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Vets who were exposed to chemicals in the Panama Canal Zone want to be included in the PACT Act

Steven Price served in the Army in the Panama Canal Zone. He says he was exposed to Agent Orange, DDT, and other toxins. He later developed chronic B-cell leukemia.
Courtesy Steven Price
Steven Price served in the Army in the Panama Canal Zone. He says he was exposed to Agent Orange, DDT, and other toxins. He later developed chronic B-cell leukemia.

People who served in the Canal Zone were left out of a law that made it easier to get care and benefits from the Department of Veterans Affairs. 

Steven Price joined the Army in the 1980s, around the time when the Reagan administration made combating leftist forces in Central America a priority.

Price, who trained as a radio operator, remembers the U.S. military’s relentless war on mosquitoes and foliage in the region. From his vantage point atop some of the highest mountains in Panama, he witnessed an unusual practice.

"A jet or a helicopter would fly by and blow off the top of the hill — literally blow the grass off. Inside the artillery round was Agent Orange," Price said.

Those flattened, defoliated areas would later serve as landing zones. Price says U.S. authorities also used insecticides to help control the spread of malaria. He remembers trucks spraying a solution that he believes was DDT mixed with diesel oil.

"That mist would lay at night in the air and kill the mosquitoes," he said. "But when you’d get up in the morning, you’d still smell that scent of kerosene, DDT."

Decades later, Price was diagnosed with chronic B-cell leukemia after he complained of allergies. When a VA doctor told him that the cancer could only have been caused by toxic exposure, Price immediately thought back to Panama.

"I knew it right away," he said. "There was no other place in my mind where I would've been exposed."

Reports have documented the military’s use of commercial herbicides containing dioxin in the Panama Canal Zone, as well as the passage of herbicides through the canal itself.

A 2022 law called the PACT Act made it easier for most veterans to get care and benefits if they were exposed to toxins. The VA now assumes that veterans who served in Vietnam, the Gulf War, and post-9/11 were exposed. If they get sick with certain conditions, they’re covered as long as they can show proof of service.

Panama Canal Zone veterans were not explicitly named in the PACT Act. But the law gave the VA the ability to pinpoint other groups of veterans in need of benefits. The VA has proposed expanding the list of places where it will assume veterans were exposed to Agent Orange and other herbicides. It would include parts of Canada and India, but not Panama.

Instead of getting coverage automatically, Panama Canal Zone veterans have to go through a lengthy process to prove that their health problems are related to toxic exposure.

Democratic member of Congress Joaquin Castro of Texas said his office is aware of many such veterans who have struggled to get their VA claims approved.

"As you can imagine, it's very frustrating for folks when they keep coming back to the VA and letting them know about these health problems — how they believe it's connected to their service — but still haven't been able to get any relief," he said.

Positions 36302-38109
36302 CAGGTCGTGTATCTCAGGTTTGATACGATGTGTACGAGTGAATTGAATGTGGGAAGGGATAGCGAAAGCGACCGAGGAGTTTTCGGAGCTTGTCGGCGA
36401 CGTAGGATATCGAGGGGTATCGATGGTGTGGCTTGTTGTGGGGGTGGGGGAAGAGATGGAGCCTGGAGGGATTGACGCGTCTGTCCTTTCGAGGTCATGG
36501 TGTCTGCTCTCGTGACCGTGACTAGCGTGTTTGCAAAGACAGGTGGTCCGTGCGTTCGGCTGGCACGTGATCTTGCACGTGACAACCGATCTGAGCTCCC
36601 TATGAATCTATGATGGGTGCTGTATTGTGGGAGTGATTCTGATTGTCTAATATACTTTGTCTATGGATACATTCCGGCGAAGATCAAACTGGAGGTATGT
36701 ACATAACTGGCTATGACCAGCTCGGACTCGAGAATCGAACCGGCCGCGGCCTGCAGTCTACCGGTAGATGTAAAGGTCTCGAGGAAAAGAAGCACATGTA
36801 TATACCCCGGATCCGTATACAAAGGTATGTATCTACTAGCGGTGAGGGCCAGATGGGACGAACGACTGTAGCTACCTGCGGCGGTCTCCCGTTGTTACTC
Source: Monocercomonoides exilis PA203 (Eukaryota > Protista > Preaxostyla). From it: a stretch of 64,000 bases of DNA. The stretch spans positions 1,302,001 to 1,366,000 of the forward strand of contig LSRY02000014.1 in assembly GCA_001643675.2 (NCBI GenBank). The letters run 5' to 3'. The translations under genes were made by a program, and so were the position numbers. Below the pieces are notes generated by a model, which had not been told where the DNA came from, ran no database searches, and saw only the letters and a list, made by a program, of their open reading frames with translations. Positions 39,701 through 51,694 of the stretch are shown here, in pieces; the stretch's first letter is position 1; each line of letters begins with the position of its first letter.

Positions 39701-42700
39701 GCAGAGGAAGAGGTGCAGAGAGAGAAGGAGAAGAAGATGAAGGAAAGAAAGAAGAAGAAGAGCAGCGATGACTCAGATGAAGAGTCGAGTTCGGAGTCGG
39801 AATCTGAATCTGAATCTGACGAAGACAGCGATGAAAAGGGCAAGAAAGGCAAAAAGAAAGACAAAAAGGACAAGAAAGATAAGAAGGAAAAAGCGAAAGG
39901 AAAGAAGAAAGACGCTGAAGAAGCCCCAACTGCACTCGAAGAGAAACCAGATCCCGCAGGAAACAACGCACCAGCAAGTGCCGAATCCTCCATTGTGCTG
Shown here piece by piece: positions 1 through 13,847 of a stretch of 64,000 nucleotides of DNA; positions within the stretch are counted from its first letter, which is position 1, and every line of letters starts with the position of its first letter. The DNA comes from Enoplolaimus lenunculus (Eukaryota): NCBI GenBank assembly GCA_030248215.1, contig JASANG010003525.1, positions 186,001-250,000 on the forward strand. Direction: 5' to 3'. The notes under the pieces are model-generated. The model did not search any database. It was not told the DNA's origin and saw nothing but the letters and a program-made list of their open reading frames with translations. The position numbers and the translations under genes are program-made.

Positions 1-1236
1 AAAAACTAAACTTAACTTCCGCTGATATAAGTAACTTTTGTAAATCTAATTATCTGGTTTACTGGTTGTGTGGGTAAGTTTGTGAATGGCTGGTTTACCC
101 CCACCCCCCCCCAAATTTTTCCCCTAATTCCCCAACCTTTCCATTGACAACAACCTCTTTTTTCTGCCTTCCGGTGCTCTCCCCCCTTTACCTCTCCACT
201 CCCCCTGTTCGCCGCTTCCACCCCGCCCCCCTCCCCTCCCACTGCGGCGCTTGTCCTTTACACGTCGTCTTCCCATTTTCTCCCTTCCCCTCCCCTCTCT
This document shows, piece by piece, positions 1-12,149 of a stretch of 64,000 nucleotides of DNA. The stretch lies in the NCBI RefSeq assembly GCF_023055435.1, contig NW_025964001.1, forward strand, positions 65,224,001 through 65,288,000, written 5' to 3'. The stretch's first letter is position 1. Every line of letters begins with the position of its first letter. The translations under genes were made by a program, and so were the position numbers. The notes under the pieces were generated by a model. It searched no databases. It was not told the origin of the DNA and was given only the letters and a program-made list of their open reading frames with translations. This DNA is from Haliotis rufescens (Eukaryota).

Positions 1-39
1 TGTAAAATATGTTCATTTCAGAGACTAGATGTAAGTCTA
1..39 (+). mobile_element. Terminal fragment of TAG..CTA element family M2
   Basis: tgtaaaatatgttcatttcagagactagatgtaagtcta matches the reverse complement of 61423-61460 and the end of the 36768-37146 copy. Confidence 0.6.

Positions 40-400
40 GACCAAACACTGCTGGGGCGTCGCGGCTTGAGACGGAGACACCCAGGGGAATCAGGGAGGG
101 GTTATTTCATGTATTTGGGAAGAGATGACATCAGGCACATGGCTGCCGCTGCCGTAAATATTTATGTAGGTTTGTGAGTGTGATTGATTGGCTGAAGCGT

In a statement, VA officials said they still need more information from the military about what kinds of herbicides it might have used in Panama.

"Currently, VA recognizes presumption for herbicide (Agent Orange or others) exposure in locations explicitly defined in the PACT Act and regulation," the statement said. "VA continues to review all available evidence with DoD. If the DoD informs VA that there is sufficient evidence that Agent Orange or tactical herbicides were ever used, transported, tested or stored in Panama, that information would be added to the DoD list."

According to the Government Accountability Office, the VA and Department of Defense have had trouble communicating about how and where the military dispersed herbicides around the world.

Castro argues that there are enough reports of exposure from Panama that the VA should follow up now.

"I think it may be a matter of cost, the fact that they've not gone back and done the research to verify these reports," he said. "But so much anecdotal evidence by veterans who served there has made it clear that there was herbicide use. People shouldn't have to fight with the VA to get covered for things like cancer."

Castro has introduced legislation that would establish a presumption of service connection for more than a dozen illnesses and conditions associated with exposure to herbicide in the Panama Canal Zone between 1958 and 1999. He and other members of Congress also sent a letter to VA Secretary Denis McDonough urging the VA to expand benefits and services for veterans who were sickened after toxic exposures in the region.

The VA is encouraging veterans who think they may have been affected by herbicide use to file claims and approach the agency for care. VA spokesman Terrence Hayes said each case will be reviewed individually.

"When a veteran applies for care, VA will use all available information to determine if veterans are eligible on any basis," he said.

This story was produced by the American Homefront Project, a public media collaboration that reports on American military life and veterans.

Military and Veterans Reporter - Texas Public Radio
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